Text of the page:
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Splitter Recomendation - Huskee/Speeco

Post in 'The Gear' started by fabsroman, Dec 10, 2012.

  1. Gasifier

    Gasifier Minister of Fire

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    I hear you on that MM. But you have to admit it is fast. Very fast. With action both ways, and cutting the wood down to that nice size through those boxes, it leaves you with a pile of nice size wood fast. You could just throw the uglies off to the side. Would work nice for someone who splits a lot of wood and generally is splitting straight wood. And is still cheaper than a nice wood processor. Much too expensive for most wood burners though. You would have to be selling some serious wood each year to puchase something like that.

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  2. mywaynow

    mywaynow Minister of Fire

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    Just what we need, a finicky and expensive splitter. Warranty void if wood is put through it?? That's funny. 11500 would buy 75 cords of split wood, and no work involved.
  3. Jags

    Jags Moderate Moderator Staff Member

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    Box wedge design will also create more splitter trash. It is just the nature of the design. You don't get to adjust where it splits.
    TreePointer likes this.
  4. MasterMech

    MasterMech Guest

    They list it as being ideal for folks in the "bundlewood" business and we all know what the profit margin is there. Lowes is currently selling "bundlewood" for about $850 a cord _g. Wouldn't take too long to pay for a $12,000 splitter with that price plan.
  5. fabsroman

    fabsroman Minister of Fire

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    Yeah, but I doubt Lowes is paying $850 per cord for what they are selling. If I had a reliable source of wood, I would think about doing this as a side job if I could make $5,000 a year. Thing is, tough enough being an attorney/CPA right now with my own practice and three kids to find time for a second job. Then I think, I might as well just bill another hour instead of working an entire day splitting wood to make the same amount. Then I think, well there are months where I am not terribly busy with work. Hmmmmmm,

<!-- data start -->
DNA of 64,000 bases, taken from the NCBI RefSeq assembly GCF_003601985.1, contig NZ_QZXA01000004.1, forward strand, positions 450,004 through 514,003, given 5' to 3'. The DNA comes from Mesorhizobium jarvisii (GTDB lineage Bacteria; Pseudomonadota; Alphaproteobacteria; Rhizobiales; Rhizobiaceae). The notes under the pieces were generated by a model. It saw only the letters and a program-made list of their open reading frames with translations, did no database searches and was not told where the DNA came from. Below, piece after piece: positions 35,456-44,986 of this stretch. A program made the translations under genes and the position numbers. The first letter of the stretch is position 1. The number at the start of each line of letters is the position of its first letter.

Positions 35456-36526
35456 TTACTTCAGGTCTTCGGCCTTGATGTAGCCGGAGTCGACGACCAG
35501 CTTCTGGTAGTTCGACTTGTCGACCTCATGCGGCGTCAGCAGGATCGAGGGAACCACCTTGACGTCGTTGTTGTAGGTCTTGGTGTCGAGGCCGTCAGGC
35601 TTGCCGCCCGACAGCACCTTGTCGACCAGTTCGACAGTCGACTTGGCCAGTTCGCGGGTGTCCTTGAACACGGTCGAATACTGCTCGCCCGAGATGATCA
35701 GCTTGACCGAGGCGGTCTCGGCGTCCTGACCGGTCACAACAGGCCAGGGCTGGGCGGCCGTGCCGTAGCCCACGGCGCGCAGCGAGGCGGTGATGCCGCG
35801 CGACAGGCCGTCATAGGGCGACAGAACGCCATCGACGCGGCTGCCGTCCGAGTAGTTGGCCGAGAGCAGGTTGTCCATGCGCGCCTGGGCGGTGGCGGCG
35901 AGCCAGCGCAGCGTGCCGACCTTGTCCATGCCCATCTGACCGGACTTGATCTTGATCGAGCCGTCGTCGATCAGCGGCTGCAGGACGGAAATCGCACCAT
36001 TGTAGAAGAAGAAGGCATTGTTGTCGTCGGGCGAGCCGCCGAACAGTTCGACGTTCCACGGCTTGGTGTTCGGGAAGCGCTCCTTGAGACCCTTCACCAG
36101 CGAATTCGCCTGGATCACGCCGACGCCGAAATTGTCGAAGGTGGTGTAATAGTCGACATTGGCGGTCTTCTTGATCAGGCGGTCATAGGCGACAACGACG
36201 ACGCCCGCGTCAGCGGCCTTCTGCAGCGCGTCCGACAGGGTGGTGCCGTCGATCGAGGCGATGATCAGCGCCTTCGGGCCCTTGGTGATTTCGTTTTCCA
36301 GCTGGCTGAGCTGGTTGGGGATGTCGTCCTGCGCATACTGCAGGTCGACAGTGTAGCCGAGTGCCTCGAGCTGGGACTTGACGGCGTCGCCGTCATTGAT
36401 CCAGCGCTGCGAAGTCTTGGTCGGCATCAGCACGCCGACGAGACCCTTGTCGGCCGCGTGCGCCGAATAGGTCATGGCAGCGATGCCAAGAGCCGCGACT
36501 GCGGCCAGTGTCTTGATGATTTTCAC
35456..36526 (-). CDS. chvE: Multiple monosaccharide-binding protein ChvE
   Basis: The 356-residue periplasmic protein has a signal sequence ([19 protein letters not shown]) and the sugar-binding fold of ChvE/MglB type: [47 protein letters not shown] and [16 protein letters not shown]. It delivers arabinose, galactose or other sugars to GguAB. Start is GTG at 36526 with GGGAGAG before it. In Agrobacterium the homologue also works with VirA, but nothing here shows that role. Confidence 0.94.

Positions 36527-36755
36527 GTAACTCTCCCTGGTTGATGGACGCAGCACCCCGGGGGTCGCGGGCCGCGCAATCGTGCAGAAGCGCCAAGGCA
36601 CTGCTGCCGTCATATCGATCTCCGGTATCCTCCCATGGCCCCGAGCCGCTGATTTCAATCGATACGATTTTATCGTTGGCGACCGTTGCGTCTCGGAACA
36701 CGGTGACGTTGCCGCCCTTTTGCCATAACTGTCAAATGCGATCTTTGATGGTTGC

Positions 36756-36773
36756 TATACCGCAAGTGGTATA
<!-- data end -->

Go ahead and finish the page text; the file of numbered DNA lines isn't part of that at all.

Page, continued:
And regarding the disclaimer on that splitter, I don't like it. So, I probably would not buy it. I was also watching the video and thinking about all the kindling that it was making and how some stuff I split would be a disaster going through that thing.
  6. fabsroman

    fabsroman Minister of Fire

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    Researching all these splitters, I am wondering why more companies do not offer a hydraulic log lift, or even manual log lift, option on their horizontal splitters. That is an option I would love to have. Tough for me to use a horizontal splitter with 100+ pound rounds and using a sledge and wedge defeats the purpose of having a splitter.

    I like the horizontal splitters because it means I do not have to be on my knees or sitting on a "milk crate". I prefer to work standing up. The only reason I would go with a vertical splitter is because lifting the big rounds onto the splitter would be extremely tough and I envision me doing this solo in the future. Want to buy a splitter that I can use for 30 years, meaning I will be in my 60's.
  7. Jags

    Jags Moderate Moderator Staff Member

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    Some of us just add our own log lift.;)